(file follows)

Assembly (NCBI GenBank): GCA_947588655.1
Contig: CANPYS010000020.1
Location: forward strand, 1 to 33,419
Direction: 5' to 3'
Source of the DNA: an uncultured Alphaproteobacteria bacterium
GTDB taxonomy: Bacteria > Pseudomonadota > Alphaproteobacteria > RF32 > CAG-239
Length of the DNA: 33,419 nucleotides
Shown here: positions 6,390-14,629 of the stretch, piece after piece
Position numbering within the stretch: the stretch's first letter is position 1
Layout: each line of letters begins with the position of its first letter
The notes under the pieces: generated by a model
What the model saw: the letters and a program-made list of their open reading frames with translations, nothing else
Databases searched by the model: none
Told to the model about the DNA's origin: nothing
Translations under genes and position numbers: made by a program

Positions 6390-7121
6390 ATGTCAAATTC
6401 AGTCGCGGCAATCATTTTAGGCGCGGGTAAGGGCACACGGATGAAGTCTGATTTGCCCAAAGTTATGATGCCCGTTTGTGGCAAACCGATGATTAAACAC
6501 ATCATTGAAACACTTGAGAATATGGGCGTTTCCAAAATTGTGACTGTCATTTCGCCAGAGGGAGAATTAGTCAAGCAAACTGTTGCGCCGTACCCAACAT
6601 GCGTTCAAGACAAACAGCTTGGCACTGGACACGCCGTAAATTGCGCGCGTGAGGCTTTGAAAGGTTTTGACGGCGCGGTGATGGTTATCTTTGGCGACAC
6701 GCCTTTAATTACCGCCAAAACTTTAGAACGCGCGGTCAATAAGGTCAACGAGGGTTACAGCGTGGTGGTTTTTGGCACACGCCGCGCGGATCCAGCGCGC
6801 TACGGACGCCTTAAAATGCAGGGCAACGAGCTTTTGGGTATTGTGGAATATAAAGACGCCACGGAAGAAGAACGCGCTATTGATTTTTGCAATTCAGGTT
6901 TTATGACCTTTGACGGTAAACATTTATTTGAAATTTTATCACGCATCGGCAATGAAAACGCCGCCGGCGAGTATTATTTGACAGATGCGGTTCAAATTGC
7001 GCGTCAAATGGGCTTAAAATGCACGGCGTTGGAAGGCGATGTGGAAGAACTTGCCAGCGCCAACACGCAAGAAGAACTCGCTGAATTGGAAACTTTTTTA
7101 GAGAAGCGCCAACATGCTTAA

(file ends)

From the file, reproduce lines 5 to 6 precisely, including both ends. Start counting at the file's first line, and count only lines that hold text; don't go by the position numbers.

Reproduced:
Source of the DNA: an uncultured Alphaproteobacteria bacterium
GTDB taxonomy: Bacteria > Pseudomonadota > Alphaproteobacteria > RF32 > CAG-239